Another form of drug delivery is via exposure of the fish to medicated water. There are three methods of exposing fish to medicated water that differ in exposure time and drug concentration:

    • Dip—Drug concentration is high and exposure time is short (1 sec to 15 min).
    • Bath—Drug concentration and exposure time are moderate (15 min to 24 h).
    • Constant exposure—Drug concentration is low and exposure time is long (>24 h).

    Salt

    Table salt (without iodine) is an effective treatment for many disease problems in fish. A freshwater fish is hyperosmotic in comparison to its environment. Keeping freshwater fish in mildly salted water (0.2% or 2 ppt; equivalent to 2 g/L or roughly 1 lb/100 gal) reduces the osmotic pressure on the excretory organs. (For comparison, the salt concentration in a saltwater tank is about 30 g/L.) In cases of severe organ failure (e.g., kidney failure), water is not excreted as efficiently, giving the fish a "pinecone" appearance (FIGURE 3). These patients can benefit from being kept in mildly salty (0.2%) water. A 0.2% salt concentration is also capable of killing most parasites, including "ich" (Ichthyophthirius multifiliis). Salt can also be used to treat nitrite toxicity. Some pond owners maintain their fish indefinitely in a mild salt solution at 1 lb of salt/100 gal of water.

    Pinecone fish

    Figure 3. Dropsy or “pinecone” appearance. Note how the scales are lifted from the body, giving the presentation the “pinecone” name.

    Hydrogen Peroxide

    Low levels of dissolved oxygen (DO) are a common problem in pond environments. In the summer, the concentration of DO drops dramatically as the water temperature rises and plants thrive. During the night, plants are in the dark phase of photosynthesis, in which they consume oxygen, resulting in a decrease of DO. A 3% hydrogen peroxide (H2O2) solution can be used at a concentration of up to 240 mL/100 gal of water to increase the DO content in a pond. Benchmark levels of DO should be maintained around 10 ppm. It is important to remember that peroxide itself is a very caustic agent that can also significantly injure fish. The gills are especially sensitive and can be easily damaged if the concentration of the peroxide is too high or if the peroxide is applied in close proximity to the fish. As a dip to treat ectoparasites, hydrogen peroxide can be used at 66.5 mL/gal (17.5 mL/L) for up to 10 minutes. If the fish shows signs of distress (e.g., erratic swimming, rapid breathing) during the dip, immediately end the treatment.

    Potassium Permanganate

    Potassium permanganate (KMnO4) is effective in treating many conditions, but it is also capable of harming pond fish populations if not properly applied. This excellent antiparasitic and antibacterial agent and disinfectant is primarily used to treat bacterial infections. However, it is capable of destroying the nitrification bacteria in the filtration system. The destruction of nitrification bacteria can result in a chemistry imbalance of the aquatic environment. Caution should be used when potassium permanganate is applied to fish at a high concentration (i.e., as a dip), as it can be caustic to the gills and significantly injure the fish (similar to hydrogen peroxide). Potassium permanganate also draws oxygen from the aquatic environment, which can cause problems in aquatic environments that have a low DO content before the chemical treatment.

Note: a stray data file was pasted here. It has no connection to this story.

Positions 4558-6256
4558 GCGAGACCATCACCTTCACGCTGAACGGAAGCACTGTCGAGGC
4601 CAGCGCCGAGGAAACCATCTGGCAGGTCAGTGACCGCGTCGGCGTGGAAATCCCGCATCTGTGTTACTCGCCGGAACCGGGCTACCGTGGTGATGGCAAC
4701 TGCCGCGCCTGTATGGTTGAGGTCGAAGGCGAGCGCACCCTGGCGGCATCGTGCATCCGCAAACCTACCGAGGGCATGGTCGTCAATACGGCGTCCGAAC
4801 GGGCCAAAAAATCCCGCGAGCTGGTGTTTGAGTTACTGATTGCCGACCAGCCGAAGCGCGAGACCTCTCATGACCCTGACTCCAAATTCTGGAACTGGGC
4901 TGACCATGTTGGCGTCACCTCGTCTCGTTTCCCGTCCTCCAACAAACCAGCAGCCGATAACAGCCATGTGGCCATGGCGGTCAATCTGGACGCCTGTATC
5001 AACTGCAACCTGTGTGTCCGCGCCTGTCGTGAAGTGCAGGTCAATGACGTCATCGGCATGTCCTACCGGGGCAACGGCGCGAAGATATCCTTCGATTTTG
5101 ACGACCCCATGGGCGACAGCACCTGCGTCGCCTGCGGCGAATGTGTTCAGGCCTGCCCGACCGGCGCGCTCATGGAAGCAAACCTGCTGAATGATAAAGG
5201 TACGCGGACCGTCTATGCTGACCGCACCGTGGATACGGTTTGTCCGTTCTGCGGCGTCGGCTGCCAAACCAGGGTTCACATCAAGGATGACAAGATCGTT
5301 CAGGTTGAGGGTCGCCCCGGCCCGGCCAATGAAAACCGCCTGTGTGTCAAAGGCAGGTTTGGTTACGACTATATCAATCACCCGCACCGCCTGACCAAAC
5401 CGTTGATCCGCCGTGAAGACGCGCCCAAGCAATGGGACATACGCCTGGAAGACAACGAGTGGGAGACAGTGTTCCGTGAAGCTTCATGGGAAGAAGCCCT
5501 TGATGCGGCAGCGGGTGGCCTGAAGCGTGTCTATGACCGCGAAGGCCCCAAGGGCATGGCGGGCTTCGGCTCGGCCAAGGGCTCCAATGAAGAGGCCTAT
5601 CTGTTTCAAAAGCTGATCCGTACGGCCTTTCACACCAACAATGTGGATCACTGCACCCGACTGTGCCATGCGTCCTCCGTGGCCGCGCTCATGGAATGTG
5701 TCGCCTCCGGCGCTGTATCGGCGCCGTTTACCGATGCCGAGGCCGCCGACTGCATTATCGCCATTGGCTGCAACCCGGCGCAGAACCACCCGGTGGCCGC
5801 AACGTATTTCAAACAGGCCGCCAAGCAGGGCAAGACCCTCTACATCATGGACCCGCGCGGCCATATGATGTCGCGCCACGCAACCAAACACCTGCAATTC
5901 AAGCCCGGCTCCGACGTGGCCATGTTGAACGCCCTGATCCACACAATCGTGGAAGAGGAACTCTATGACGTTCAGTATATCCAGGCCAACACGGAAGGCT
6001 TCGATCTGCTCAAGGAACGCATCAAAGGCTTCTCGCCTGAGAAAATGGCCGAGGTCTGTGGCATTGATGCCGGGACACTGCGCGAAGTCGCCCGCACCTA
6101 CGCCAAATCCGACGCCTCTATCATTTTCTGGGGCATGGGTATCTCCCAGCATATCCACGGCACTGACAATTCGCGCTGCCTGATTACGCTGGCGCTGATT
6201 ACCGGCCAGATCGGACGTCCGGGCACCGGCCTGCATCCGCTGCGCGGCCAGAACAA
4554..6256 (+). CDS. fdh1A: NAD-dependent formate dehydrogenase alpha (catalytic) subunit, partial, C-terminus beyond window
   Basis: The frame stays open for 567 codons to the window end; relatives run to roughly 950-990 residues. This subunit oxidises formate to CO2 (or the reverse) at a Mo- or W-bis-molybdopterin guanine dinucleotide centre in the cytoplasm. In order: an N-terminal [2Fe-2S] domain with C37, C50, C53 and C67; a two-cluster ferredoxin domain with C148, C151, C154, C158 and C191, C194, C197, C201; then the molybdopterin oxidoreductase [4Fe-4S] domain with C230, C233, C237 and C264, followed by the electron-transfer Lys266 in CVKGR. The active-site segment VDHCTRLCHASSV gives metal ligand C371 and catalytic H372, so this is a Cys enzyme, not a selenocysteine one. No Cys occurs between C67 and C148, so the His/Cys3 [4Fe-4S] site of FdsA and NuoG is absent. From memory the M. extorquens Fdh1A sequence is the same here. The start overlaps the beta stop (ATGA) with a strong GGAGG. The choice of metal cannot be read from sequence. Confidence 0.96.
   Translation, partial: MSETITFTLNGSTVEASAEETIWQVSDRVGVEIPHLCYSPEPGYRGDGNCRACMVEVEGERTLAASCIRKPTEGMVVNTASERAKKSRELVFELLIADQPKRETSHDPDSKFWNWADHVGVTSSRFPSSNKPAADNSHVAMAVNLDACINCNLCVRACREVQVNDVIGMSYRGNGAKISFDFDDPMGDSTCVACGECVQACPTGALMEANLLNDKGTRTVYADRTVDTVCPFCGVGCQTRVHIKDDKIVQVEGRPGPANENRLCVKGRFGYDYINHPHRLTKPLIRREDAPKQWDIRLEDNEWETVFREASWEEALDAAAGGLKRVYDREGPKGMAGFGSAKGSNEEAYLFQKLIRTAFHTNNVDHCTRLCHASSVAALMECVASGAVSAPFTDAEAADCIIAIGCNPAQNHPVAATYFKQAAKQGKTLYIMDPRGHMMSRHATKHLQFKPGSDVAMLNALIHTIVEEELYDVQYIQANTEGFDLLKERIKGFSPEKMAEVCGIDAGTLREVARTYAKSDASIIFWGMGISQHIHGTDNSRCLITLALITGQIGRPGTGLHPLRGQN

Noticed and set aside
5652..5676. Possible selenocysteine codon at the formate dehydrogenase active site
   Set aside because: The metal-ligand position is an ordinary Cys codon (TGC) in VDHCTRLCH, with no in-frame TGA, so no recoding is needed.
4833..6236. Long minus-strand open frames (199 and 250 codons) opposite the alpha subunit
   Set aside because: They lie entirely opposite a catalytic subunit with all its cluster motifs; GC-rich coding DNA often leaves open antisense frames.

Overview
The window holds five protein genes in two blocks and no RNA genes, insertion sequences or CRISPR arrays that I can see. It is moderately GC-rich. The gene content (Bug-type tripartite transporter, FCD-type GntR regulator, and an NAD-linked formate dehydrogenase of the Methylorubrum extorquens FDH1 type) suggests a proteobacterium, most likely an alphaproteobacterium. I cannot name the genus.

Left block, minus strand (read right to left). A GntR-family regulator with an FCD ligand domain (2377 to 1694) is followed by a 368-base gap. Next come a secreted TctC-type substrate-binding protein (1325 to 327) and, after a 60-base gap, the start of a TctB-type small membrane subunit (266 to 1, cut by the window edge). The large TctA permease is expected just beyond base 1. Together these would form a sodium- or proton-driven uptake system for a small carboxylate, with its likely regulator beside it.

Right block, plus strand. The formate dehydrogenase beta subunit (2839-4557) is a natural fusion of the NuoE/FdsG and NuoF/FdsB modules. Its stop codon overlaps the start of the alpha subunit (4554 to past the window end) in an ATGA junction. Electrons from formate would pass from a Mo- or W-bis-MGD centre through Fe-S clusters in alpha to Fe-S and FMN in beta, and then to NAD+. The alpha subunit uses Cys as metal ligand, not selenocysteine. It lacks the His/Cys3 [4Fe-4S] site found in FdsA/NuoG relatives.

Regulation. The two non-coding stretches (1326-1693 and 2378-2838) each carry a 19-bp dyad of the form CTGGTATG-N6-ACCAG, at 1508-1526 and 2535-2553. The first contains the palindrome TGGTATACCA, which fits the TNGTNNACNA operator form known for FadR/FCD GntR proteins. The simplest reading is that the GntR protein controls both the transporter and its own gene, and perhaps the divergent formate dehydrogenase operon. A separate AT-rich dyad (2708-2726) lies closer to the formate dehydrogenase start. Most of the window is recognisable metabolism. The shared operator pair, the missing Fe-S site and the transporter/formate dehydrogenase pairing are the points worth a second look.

When applied correctly, potassium permanganate can be used to kill fish flukes. Application of 3 ppm for approximately 8 hours can eliminate gill flukes, reduce the number of gram-negative bacteria, and effectively treat fungal diseases (e.g., Saprolegnia infection). If fish are dying due to hydrogen sulfide (H2S) intoxication, 2 ppm of potassium permanganate can prevent further buildup of this toxin in the environment. For a detailed discussion of potassium permanganate, see the Additional Readings list, especially Johnson.

    Ice Packs

    Lowering the water temperature to below 75°F is a simple way to increase the DO content of an aquatic environment. This can be done by throwing ice packs into the pond.

    Baking Soda

    Baking soda is a great tool in the fish pharmacy to correct low (<7) pH values. A concentration of 10 to 20 tsp/100 gal is usually sufficient to correct the chemical balance in an aquatic environment that has sustained a sudden drop in pH.

    Conclusion

    Intensive fish medicine is a growing area within the veterinary profession as more people are requesting a similar level of care for their fish as they expect for their dogs and cats. Well-informed clients can be of great assistance during the clinical workup. A teamwork approach to fish husbandry, nutrition, and medicine between the owner and veterinarian will yield the most satisfying and successful health care results.

    Additional Readings

    Carpenter JW. Exotic Animal Formulary. 4th ed. St. Louis, MO: Elsevier; 2012.

    Johnson E. Koi Health and Disease. Marietta, GA: Johnson Veterinary Services; 2006.

    Stoskopf MK. Fish Medicine. Philadelphia, PA: Saunders; 1992.

    Wildgoose WH. British Small Animal Veterinary Association (BSAVA) Manual of Ornamental Fish. 2nd ed. Ames, IA: Iowa State Press; 2001.

    Downloadable PDF

    This article is based on an original article first published in the Hartz Exotic Health Newsletter of Practical Medicine for Veterinary Professionals, produced by Hartz Mountain Corporation.

    NEXT: Focus on Nutrition: Nutritional Management of Protein-Losing Nephropathy in Dogs

    didyouknow

    Did you know... Because exotic small pet mammals live in cages (or tanks), each should have the largest cage that owners can afford, make room for, and maintain.Read More

    These Care Guides are written to help your clients understand common conditions. They are formatted to print and give to your clients for their information.